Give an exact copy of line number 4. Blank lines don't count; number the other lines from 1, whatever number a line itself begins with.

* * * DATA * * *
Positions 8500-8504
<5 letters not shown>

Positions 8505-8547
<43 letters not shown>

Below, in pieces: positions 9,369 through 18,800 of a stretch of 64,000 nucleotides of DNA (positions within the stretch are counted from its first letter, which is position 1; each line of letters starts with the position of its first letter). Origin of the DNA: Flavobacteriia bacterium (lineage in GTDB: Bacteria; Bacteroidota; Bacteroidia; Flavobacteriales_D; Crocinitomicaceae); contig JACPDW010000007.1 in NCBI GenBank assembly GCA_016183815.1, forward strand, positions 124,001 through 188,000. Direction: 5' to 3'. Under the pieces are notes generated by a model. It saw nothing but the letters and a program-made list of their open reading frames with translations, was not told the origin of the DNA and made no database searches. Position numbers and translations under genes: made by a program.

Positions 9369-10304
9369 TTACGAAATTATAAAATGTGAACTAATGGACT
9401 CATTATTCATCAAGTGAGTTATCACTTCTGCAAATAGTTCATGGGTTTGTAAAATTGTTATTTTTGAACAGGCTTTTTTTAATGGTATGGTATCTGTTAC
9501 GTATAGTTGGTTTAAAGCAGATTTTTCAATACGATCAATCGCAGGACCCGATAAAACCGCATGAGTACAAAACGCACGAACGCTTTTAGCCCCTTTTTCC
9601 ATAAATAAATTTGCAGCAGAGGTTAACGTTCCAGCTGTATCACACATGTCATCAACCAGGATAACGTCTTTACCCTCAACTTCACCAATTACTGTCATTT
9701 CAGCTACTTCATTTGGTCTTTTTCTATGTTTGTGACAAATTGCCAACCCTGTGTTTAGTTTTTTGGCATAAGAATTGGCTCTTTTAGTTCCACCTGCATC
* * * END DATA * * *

<43 letters not shown>